Dell Vostro V13 review

Business laptops aren't supposed to look good or offer cutting-edge design, so what does Dell think it's doing by unleashing a gorgeous, slim, Adamo-style machine for £400? We review the Dell Vostro V13 to find out.

Dell Vostro V13
Price
£409

IT managers will have been familiar with Dell's Vostro range for a few years now. Just as Dell has its Inspiron and Studio systems for low and high end consumers respectively, so the Vostro range was the counterpoint to Dell's higher-end Latitude laptops.

For a while the news was all bad - Dell's Vostro laptops were clunky, boxy laptops whose limited sex appeal and poor performance was only assuaged by their high price.

Advertisement - Article continues below

But the V13 is around 1cm thick when closed, and the silver chassis feels solid and looks better than most high-end business laptops. It's portable as well. Made out of classy-feeling aluminium it weighs 1.6kg, fits in a crowded bag, and feels like it will take the knocks of a life on the road.

Its portability credentials are bolstered by its results in our battery tests. Under intensive use the V13 ran for just over two hours, while restricting our activities to light use allowed the 6-cell battery to run for a shade under four hours, so most users can expect to see something comfortably in the middle.

The only potential gripe for IT managers is that the battery isn't removable by a user, so there's no way to take a spare on a business trip, or install an increased-capacity model.

Advertisement
Advertisement - Article continues below

Unfold the lid and things are a bit less dazzling. The inside of the V13 is what Vostro owners will have come to expect - a lot of matte black surfaces and little glitz. It's not dreadfully ugly, but it's an abrupt contrast to the outside.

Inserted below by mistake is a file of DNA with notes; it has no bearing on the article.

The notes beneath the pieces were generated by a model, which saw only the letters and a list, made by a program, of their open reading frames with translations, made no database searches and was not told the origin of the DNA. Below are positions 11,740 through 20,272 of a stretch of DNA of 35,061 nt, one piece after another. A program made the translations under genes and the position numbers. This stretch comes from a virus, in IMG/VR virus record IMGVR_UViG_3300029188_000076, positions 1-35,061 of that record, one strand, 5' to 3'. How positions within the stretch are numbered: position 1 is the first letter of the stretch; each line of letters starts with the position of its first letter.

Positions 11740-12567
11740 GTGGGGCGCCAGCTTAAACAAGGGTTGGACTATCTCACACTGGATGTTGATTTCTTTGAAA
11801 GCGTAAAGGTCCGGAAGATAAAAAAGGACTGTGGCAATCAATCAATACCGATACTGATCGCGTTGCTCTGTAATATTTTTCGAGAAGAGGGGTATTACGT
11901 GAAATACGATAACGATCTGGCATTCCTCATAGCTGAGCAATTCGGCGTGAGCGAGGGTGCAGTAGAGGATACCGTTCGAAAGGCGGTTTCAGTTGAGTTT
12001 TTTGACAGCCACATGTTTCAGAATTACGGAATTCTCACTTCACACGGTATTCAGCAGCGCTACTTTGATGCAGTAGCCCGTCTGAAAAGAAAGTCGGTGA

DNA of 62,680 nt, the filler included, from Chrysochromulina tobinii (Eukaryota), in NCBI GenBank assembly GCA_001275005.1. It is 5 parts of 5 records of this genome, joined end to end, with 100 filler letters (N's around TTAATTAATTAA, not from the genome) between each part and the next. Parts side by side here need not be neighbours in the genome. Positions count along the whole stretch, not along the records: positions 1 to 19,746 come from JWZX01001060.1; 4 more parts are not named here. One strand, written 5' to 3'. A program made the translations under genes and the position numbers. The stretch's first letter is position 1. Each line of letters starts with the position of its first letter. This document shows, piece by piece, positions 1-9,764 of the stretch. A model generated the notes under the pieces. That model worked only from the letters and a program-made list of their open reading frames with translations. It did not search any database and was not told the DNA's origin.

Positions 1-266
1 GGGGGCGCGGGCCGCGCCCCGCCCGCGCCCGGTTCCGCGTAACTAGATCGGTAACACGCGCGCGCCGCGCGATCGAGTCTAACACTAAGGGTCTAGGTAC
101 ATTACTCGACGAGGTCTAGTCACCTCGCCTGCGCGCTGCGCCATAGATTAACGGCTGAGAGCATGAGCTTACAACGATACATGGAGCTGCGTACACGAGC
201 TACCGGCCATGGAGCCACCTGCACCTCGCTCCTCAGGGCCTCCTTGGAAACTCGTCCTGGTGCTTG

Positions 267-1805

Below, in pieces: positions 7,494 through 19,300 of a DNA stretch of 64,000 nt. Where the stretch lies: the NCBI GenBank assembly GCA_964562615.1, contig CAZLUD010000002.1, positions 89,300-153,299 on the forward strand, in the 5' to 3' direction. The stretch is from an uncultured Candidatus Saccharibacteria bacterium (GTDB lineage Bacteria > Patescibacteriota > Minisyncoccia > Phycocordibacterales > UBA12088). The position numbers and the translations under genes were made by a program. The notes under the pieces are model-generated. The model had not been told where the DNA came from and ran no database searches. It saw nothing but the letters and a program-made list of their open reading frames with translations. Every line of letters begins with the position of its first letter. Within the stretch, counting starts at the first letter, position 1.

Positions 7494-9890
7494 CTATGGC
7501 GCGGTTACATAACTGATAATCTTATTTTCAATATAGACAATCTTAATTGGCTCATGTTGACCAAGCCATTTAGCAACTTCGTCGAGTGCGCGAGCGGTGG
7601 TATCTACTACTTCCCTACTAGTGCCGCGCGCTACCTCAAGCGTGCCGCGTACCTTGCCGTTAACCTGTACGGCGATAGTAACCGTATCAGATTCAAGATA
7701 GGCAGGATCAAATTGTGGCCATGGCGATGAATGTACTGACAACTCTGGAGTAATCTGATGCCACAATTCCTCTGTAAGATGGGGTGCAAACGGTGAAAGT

Advertisement - Article continues below

Your users should be happy, though. The keyboard is good considering V13's thin dimensions, with a reasonably solid base. And, although the action of the keys is slightly brittle, we had no problem hammering out long emails. Satisfyingly, none of the keys are half-height. It's a similar story with the track pad, which while nothing to specifically write home about, isn't distractingly poor and whose buttons offer a good solid click.

Ergonomically the V13 fits the dull-but-functional brief perfectly.

Featured Resources

Successful digital transformations are future ready - now

Research findings identify key ingredients to complete your transformation journey

Download now

Cyber security for accountants

3 ways to protect yourself and your clients online

Download now

The future of database administrators in the era of the autonomous database

Autonomous databases are here. So who needs database administrators anymore?

Download now

The IT expert’s guide to AI and content management

Your guide to the biggest opportunities for IT teams when it comes to AI and content management

Download now

Most Popular

Visit/software/video-conferencing/355257/taiwan-first-country-to-ban-zoom-amid-security-concerns
video conferencing

Taiwan becomes first country to ban Zoom amid security concerns

8 Apr 2020
Visit/mobile/mobile-phones/355239/microsofts-patent-design-reveals-a-mobile-device-with-a-third-screen
Mobile Phones

Microsoft patents a mobile device with a third screen

6 Apr 2020
Visit/security/cyber-security/355271/microsoft-gobbles-up-corpcom-domain-to-keep-it-from-hackers
cyber security

Microsoft gobbles up corp.com domain to keep it from hackers

8 Apr 2020